Eating disorder Treatments

Pica Eating Disorder: Symptoms, Causes & Treatment

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Pica Eating Disorder: All you need to Know

“Don’t eat that!” 

We have all had a parent or an elder say this to us right? This could be when we were chewing toys or consuming dirt. We eventually grew out of this habit, at least I hope we did. But, what if what you ate wasn’t under your control? Moreover, what if you compulsively ate non-food items? Sounds scary right?

This is exactly what people facing Pica disorder go through.

What is Pica Eating Disorder?

Pica is an eating disorder where a person compulsively consumes one or more non-edible items. This could be harmless stuff like ice or it could also include incredibly harmful things like paint flakes or small pieces of metal. 

This disorder is usually observed in children or women in pregnancy though for a short period. Pica disorder is also observed in individuals with intellectual impairments, where it is more dangerous and long-lasting. 

If you or a loved one is compulsively consuming non-food items, consulting a professional could help avoid serious complications.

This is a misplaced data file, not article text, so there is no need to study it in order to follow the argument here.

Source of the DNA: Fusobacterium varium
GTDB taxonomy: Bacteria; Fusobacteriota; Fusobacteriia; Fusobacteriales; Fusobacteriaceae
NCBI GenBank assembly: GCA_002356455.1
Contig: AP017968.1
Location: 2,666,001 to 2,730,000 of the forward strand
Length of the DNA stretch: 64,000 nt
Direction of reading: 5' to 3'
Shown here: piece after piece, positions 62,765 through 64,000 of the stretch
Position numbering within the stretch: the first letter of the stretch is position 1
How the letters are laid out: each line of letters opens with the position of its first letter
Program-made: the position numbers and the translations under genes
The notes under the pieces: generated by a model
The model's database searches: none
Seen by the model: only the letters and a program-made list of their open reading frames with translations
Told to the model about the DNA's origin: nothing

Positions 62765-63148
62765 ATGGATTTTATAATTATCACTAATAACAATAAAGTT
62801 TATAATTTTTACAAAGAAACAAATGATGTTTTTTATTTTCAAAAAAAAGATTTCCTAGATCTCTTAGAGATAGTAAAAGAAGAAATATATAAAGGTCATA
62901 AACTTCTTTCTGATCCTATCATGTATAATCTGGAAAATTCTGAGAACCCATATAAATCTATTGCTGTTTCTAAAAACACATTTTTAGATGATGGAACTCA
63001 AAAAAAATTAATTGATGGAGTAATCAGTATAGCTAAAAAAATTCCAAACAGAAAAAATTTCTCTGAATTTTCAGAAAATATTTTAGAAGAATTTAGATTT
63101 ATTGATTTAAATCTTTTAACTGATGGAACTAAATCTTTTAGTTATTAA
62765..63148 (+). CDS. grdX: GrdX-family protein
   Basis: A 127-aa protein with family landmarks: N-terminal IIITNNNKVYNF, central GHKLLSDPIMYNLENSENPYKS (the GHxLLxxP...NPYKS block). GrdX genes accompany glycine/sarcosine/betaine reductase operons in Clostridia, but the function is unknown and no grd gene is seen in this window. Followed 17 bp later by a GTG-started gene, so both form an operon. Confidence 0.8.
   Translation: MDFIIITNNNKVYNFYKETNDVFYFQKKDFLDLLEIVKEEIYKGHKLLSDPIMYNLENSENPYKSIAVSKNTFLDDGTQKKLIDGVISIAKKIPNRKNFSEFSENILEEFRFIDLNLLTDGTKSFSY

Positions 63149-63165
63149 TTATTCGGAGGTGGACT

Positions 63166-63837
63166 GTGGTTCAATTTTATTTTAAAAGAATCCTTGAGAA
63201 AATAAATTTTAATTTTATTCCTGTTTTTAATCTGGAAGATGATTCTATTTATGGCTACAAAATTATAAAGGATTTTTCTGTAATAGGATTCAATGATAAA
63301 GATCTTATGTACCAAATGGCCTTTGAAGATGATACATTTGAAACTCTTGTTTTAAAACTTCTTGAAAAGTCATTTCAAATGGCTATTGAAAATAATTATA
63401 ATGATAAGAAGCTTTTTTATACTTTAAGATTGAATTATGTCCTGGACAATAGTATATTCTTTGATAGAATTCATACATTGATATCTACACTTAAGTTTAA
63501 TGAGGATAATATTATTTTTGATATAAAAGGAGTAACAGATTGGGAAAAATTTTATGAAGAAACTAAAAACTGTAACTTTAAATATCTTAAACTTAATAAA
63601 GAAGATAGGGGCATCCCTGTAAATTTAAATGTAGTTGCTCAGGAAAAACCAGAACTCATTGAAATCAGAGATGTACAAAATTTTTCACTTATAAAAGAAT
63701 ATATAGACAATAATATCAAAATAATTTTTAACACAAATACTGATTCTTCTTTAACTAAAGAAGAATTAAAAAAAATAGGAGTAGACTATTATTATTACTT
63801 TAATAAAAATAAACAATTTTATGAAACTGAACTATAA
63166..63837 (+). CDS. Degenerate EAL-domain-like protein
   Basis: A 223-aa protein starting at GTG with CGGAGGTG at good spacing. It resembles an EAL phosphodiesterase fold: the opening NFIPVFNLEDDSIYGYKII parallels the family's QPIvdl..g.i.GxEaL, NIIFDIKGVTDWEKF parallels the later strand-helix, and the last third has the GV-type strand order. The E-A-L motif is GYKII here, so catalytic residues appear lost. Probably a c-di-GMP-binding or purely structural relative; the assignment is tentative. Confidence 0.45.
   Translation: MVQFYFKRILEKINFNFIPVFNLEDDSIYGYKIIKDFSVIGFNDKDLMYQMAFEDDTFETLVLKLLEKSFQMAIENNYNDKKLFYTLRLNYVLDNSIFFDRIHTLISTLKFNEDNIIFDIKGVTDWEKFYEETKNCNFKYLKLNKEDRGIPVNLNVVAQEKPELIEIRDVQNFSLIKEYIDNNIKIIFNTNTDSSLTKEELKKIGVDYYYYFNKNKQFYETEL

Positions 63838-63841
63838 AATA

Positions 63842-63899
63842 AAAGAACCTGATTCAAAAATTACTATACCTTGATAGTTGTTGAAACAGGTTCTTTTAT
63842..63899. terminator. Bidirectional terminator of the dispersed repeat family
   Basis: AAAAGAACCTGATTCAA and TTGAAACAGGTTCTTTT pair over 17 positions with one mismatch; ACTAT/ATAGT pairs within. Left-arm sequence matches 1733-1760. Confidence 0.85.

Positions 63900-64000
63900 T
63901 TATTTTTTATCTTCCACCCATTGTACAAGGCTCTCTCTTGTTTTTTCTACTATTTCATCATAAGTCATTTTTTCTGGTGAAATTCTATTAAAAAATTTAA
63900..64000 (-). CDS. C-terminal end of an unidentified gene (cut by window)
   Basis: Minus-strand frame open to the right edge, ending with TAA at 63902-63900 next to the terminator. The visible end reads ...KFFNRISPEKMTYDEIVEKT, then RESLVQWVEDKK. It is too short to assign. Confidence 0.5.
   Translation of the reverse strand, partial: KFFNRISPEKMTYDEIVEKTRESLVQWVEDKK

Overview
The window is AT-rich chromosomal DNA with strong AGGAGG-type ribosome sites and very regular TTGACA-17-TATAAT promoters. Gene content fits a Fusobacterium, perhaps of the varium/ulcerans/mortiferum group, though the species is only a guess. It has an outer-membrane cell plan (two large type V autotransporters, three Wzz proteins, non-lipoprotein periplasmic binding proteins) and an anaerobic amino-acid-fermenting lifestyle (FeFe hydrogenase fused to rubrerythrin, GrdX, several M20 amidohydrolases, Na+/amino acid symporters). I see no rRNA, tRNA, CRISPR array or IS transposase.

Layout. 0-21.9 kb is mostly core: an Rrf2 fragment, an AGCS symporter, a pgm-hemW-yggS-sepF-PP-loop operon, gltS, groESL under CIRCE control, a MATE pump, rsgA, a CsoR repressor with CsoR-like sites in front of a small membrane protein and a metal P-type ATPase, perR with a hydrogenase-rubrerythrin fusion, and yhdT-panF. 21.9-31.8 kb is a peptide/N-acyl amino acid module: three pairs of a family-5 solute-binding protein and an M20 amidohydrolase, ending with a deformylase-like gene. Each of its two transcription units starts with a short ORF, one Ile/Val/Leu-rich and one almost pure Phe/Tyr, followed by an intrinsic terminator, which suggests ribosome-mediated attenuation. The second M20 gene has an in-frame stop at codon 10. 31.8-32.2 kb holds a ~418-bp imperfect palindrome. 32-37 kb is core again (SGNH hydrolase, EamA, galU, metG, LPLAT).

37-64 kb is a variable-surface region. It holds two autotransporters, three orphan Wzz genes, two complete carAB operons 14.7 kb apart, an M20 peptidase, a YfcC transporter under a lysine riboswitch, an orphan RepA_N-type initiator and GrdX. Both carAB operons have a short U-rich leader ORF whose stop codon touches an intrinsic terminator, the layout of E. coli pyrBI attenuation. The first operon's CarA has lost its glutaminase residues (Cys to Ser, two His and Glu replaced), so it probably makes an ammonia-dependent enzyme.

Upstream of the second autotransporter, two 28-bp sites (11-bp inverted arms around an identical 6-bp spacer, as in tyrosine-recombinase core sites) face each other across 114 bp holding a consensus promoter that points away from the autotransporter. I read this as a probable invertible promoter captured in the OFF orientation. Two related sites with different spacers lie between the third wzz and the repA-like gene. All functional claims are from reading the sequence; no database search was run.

Who does Pica affect?

Although the condition can happen to anyone at any age, it tends to specifically affect three main groups. These include- 

  • Children under the age of 6
  • People who are pregnant 
  • People with specific mental health conditions (schizophrenia, autism spectrum disorder, intellectual disabilities, etc)

How common is Pica?

Most people facing this disorder are embarrassed to report the symptoms. This is one of the prominent reasons why cases often go undiagnosed and untreated. It is also important to keep in mind that one of the groups vulnerable to this condition is infants and young children. Biting toys or putting non-food items in their mouth is a normal stage of development. This form of pica weans off as the child reaches the next developmental stage. Hence experts are not entirely sure how common the condition is. 

How will this Condition Affect a Healthy Body?

Being unable to control or resist the urge of eating non-food items can have a wide range of consequences. Consuming toxic or dangerous items can damage your teeth, digestive tract, and other organs.